Of course, with bass you play very different notes on the bottom than you ever would on any other instrument. I used the Fender bass, but I knew at the time I wrote my first book, How to Play the Electric Bass, in '69 that other, better basses would be made, and it came to pass. A lot of basses come out; you're curious, you try this bass and that bass, but I always came back to Fender. Then I didn't play for a while because I'd had an accident. I finally had surgery and I went back to playing.

Ibanez SRX700

I tried the Aria bass and it had a nice sound, but I wasn't completely satisfied. I tried the Fender again, but it was so poorly made. I walked into the Ibanez booth at a NAMM trade show, tried one of their basses, and I fell in love with it. I bought that bass and I endorsed Ibanez for a while, so they gave me another bass. I still have those two basses. I don't see any other basses out there that can beat it. That was the SRX700, which they renamed as the 690.

What about guitars?

I did go back to Fender guitars. I went into the store and saw a short-scale Stratocaster. It sounds great just the way it is. I'm going to change the bridges a little bit, but it's a fine guitar. I love it. It plays in tune, it has the right sound, and the neck is perfect. It has that rounded fingerboard. When you play rock 'n' roll, it's OK to have a flat fingerboard because you're bending strings, but when you play jazz, you have to have a rounded fingerboard for the playing and the sound. This guitar sounds great and it's easy to play. You get the right pickups and the right strings and you can turn anything into a fine-sounding jazz guitar. You don't need those big guitars to sound great.

You share so much instructional information online, information that many people are willing to pay for. Why give it away?

As you age, you find that you're not doing the things you used to do. You're not doing studio work anymore, you're not out there playing live, and you have so much inside of you that you want to pass along. And music needs help.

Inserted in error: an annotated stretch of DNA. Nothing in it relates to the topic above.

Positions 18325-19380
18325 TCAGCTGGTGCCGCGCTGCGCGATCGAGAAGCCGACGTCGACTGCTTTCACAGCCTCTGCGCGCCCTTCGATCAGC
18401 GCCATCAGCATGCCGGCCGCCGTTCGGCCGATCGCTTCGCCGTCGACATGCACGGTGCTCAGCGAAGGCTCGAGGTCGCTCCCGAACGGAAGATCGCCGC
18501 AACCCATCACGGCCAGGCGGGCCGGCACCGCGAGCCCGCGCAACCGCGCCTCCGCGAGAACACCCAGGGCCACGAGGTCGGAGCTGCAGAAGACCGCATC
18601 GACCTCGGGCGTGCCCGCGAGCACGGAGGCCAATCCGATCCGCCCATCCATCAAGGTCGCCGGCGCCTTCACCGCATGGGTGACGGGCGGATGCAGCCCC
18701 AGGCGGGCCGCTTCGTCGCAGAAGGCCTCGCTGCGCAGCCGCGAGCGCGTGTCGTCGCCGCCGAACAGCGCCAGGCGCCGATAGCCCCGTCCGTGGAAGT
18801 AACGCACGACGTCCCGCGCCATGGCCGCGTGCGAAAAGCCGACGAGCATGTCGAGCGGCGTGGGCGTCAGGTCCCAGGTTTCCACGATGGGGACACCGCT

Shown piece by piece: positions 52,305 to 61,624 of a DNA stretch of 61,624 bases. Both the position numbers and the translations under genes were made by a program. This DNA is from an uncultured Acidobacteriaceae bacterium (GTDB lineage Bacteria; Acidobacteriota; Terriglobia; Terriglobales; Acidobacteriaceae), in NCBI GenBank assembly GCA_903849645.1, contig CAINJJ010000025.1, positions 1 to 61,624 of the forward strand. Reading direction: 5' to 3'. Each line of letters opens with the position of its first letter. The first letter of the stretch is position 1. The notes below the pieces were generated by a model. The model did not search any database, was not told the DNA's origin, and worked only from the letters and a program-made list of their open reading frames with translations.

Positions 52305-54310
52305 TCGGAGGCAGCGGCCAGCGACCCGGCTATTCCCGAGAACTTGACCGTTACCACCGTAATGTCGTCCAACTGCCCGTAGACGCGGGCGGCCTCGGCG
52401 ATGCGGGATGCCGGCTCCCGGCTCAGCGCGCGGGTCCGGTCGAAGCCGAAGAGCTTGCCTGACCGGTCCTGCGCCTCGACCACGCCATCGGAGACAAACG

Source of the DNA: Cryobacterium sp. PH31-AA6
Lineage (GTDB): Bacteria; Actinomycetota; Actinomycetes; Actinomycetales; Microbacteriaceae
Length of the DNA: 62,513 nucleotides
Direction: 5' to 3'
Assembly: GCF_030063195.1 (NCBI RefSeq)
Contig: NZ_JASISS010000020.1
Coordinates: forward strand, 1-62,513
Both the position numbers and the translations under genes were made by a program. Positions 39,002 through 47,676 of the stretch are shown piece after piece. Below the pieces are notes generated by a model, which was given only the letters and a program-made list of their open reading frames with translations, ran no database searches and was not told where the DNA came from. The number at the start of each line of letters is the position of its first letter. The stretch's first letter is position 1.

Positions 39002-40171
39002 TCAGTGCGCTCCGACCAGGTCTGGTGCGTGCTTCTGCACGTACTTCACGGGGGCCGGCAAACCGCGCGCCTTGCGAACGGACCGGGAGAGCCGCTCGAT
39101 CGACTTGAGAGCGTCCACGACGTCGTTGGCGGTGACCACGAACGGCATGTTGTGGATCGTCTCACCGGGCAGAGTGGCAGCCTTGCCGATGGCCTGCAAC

Our music world is in such a poor state. Many teachers got caught up in the note scale business because it was a quick way to teach. They didn't know the chord changes or how to teach chordal tones or substitute chords, so they did the only thing that they could figure out to teach, and that was note scales. It's not the way to learn. Modern music is in chord form. You have to learn chords, you have to learn the chordal notes, and you have to know how to use those chordal notes. Books would come out with pieces of this and pieces of that, but they didn't have the system down.

The Snapshots Foundation | Carol Kaye: Session Legend Interview

When I first learned jazz, I had a very good teacher. He got me going with the chordal stuff, which was commonly taught back then, and I continued the way that I was taught. The system that we all went by in the '50s is easy to learn, but not if you're thinking note scales and things that have nothing to do with real music learning. Therefore I, and many others who teach it, feel dedicated to help everybody learn, because that is a beautiful thing in your life. It's dedication to music. When you hear good music, it makes you feel good. It's as simple as that. To give it away free—how many are really going to learn from that? They'll pick up a few things, and sometimes it does help them, but what really helps is if they work with a tutor. Then it starts to fall in place. I'm not worried about giving away music education. What I give away is not all of it, and you can't teach all of it in print because music is sounds, not words.

How often do you still play?

After all these years, I don't practice. I've been working for 72 years, and that's a lot! But I do play every day because I'm teaching on Skype just about every day. It's about two-thirds bass lessons and a third guitar. It's a lot of fun. We talk, and they know they're taking lessons from somebody who's been there and who's trying to help them get there too. Jazz is coming back because the younger generations are into it. It's the wildest thing. I'm in touch with educators in other states, and the older guys are mentoring the kids. That's exciting. I haven't been this excited for years because it looked like music was almost dead, but it's coming back because of the young kids.

I teach some young guys on Skype, they're 19, 20, 21, 22, and they want to learn. They're having so much fun, and I'm excited as heck with them because they're serious about it. The college teachers can't give them what I can give because they have to help everybody; they don't have the time and they're not into all the things I'm into. So they send them my way, and it really is fun to see that excitement in their eyes and the way that they're playing.

There's something about playing music that makes you feel at one with the world. It's a way of communicating with others. You feel it in the clubs and gigs. When you play concerts, you feel the flow of the music between the audience and yourself. It's that feeling right there that I want to convey to the students. To pass along what you know is one of the best things that anybody can do in this life.